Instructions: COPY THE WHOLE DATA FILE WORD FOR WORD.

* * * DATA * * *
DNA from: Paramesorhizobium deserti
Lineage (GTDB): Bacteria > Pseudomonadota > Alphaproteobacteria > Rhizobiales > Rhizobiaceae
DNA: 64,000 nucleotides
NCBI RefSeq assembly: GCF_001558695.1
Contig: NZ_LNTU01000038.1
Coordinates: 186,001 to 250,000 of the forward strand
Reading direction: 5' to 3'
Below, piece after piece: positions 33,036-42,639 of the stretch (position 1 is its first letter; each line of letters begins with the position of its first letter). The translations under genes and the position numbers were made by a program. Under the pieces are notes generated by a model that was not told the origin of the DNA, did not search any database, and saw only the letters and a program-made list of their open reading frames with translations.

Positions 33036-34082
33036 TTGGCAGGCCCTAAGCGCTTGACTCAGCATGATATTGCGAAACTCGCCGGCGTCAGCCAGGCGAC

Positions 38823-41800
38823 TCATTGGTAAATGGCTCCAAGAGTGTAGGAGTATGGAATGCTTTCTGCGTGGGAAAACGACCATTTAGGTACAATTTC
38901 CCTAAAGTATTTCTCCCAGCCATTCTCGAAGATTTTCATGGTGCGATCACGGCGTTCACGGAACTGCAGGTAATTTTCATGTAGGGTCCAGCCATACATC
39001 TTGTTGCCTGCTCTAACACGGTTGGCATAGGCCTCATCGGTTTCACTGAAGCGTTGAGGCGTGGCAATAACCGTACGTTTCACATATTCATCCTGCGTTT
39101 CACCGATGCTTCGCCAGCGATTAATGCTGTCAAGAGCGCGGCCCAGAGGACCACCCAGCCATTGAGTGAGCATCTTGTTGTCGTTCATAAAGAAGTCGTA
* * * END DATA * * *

DNA from: Paramesorhizobium deserti
Lineage (GTDB): Bacteria > Pseudomonadota > Alphaproteobacteria > Rhizobiales > Rhizobiaceae
DNA: 64,000 nucleotides
NCBI RefSeq assembly: GCF_001558695.1
Contig: NZ_LNTU01000038.1
Coordinates: 186,001 to 250,000 of the forward strand
Reading direction: 5' to 3'
Below, piece after piece: positions 33,036-42,639 of the stretch (position 1 is its first letter; each line of letters begins with the position of its first letter). The translations under genes and the position numbers were made by a program. Under the pieces are notes generated by a model that was not told the origin of the DNA, did not search any database, and saw only the letters and a program-made list of their open reading frames with translations.

Positions 33036-34082
33036 TTGGCAGGCCCTAAGCGCTTGACTCAGCATGATATTGCGAAACTCGCCGGCGTCAGCCAGGCGAC

Positions 38823-41800
38823 TCATTGGTAAATGGCTCCAAGAGTGTAGGAGTATGGAATGCTTTCTGCGTGGGAAAACGACCATTTAGGTACAATTTC
38901 CCTAAAGTATTTCTCCCAGCCATTCTCGAAGATTTTCATGGTGCGATCACGGCGTTCACGGAACTGCAGGTAATTTTCATGTAGGGTCCAGCCATACATC
39001 TTGTTGCCTGCTCTAACACGGTTGGCATAGGCCTCATCGGTTTCACTGAAGCGTTGAGGCGTGGCAATAACCGTACGTTTCACATATTCATCCTGCGTTT
39101 CACCGATGCTTCGCCAGCGATTAATGCTGTCAAGAGCGCGGCCCAGAGGACCACCCAGCCATTGAGTGAGCATCTTGTTGTCGTTCATAAAGAAGTCGTA